Harvest season in Karabuk’s Safranbolu town is in autumn, when fields are covered with purple flowers. The rare spice is one of the most expensive in the world, with one gramme going for at least $5 in bazaars.
Ismail Yilmaz is a 48-year-old saffron grower in the Karabuk province town of Safranbolu, in the Black Sea region of northern Turkey. He tells TRT World that his family has been growing the prized flowers for 18-20 years.
Saffron is a plant that blooms into a light purple flower. The part of the flower called the stigma, which is dark red in colour, is where the famed spice comes from. The underground part, called the corm, is allowed to regrow in the same field for a maximum of three years in a row and then has to be replanted in a new field, while the original land is used for other plants or left empty for several years to recover, known as crop rotation.
Yilmaz says that he has only been growing the flowers in a larger field for the last five years thanks to the financial backing he received from a company in Izmir that pledged to buy his product for the first three years. Yilmaz and his family have paid off the company and have been growing the plant for their own benefit for the last two years.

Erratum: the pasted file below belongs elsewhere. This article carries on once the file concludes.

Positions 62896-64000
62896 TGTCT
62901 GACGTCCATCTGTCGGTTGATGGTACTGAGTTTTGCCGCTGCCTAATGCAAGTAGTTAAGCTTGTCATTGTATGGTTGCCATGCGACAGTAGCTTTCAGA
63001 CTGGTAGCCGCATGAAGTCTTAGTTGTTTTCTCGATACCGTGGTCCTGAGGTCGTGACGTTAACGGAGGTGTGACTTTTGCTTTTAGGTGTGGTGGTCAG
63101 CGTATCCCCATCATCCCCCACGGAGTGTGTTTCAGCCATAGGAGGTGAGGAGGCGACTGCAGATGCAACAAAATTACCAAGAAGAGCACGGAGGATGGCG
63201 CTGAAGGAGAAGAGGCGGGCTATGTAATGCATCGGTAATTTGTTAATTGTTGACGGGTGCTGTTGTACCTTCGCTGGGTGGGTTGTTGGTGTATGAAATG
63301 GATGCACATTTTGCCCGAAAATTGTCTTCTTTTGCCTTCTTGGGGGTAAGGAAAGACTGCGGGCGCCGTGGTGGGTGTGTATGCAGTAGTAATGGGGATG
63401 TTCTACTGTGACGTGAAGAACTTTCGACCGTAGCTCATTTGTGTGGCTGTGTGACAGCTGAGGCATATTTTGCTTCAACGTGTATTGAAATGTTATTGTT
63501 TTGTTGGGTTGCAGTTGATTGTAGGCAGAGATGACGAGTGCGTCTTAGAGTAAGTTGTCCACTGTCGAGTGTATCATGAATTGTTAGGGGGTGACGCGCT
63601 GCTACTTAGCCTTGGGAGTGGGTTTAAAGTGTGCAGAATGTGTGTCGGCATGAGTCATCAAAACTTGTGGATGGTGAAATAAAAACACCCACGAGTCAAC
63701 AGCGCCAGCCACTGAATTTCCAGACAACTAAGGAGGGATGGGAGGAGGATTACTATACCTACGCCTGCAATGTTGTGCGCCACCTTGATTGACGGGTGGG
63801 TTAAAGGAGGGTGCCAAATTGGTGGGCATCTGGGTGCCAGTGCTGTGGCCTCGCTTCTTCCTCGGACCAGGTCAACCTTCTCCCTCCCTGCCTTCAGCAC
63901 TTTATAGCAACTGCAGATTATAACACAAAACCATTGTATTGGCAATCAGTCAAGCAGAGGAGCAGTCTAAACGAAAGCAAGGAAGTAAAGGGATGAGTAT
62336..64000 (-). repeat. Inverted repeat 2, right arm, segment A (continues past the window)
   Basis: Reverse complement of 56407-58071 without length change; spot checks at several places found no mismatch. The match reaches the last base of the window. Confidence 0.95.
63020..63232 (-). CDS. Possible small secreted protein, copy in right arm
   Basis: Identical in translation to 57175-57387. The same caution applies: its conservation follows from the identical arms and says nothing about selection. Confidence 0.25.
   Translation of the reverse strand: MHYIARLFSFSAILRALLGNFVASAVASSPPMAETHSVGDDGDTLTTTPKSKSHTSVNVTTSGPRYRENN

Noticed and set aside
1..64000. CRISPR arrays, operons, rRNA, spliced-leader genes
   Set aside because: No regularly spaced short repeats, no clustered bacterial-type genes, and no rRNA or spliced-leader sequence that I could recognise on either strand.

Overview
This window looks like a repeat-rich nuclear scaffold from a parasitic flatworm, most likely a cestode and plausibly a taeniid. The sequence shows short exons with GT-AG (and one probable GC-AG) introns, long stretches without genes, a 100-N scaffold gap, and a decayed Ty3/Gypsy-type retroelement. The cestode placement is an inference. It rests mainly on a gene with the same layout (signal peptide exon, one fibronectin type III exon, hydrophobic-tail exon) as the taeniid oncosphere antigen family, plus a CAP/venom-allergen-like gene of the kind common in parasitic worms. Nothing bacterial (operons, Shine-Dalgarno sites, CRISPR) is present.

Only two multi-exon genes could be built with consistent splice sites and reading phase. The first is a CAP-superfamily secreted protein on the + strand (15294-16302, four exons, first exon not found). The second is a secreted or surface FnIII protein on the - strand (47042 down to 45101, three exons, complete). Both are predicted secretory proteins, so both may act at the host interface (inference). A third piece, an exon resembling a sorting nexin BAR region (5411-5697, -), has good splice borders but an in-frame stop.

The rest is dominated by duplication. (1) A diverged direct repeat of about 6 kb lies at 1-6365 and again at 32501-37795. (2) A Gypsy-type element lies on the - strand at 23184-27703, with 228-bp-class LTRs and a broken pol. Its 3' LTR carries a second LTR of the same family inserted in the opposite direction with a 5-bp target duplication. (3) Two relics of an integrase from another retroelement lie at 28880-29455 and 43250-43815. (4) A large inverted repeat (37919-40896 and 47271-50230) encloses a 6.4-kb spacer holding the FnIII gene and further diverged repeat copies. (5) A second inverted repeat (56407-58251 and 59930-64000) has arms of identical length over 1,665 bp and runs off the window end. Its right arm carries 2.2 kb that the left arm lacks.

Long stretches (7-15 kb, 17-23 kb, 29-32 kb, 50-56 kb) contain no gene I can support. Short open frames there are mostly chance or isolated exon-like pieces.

He says while saffron may grow elsewhere in Turkey and around the world, the saffron from Safranbolu is of a higher quality with a distinctive smell and strong taste.
According to Karabuk Province Agriculture and Forestry Director, Cetin Ayvalik, saffron production is still not sufficient in Turkey, with production in Safranbolu around 20 kilograms this year. He says that more saffron is imported into the country than is exported, and that encouraging saffron growers would not just provide significant benefits to the economy of the region, but the country as well.
Ayvalik says in Karabuk in the 2000s, saffron only used to be planted in one village at the but in coordination with Turkey’s Ministry of Agriculture and Forestry, the Directorate was able to increase the area the corms are planted in.
The corm is planted in late summer/early autumn, grown organically in cow dung, with weeds cleaned out by hand and flowers harvested in the autumn.
According to Yilmaz, being a saffron farmer can be profitable if you’re not paying field workers and are working as a family business. The yield from the flowers is very low.
“In order to get one gramme of saffron,” Yilmaz says. “We have to pick 180-200 flowers.” Saffron sells for about $5,250 (30,000 TL) per kilogramme, he adds. It is known as one of the most expensive spices in the world. For all their hard work, Yilmaz and his family produced around 10 kilogrammes last year, and 12 kilogrammes in 2019.
Ayvalik notes that in Turkey, even saffron which is not first grade Safranbolu product, instead originating from other places such as Iran and Kashmir, sell for at least $3.50-$4.38 (20-25 TL) per gramme.
Yilmaz and his family are in the spice business and can sell directly to customers who visit their fields as tourists. He says he recently sent one kilogramme of saffron to Indonesia, and last year the famed spice company McCormick bought from him via a third-party broker.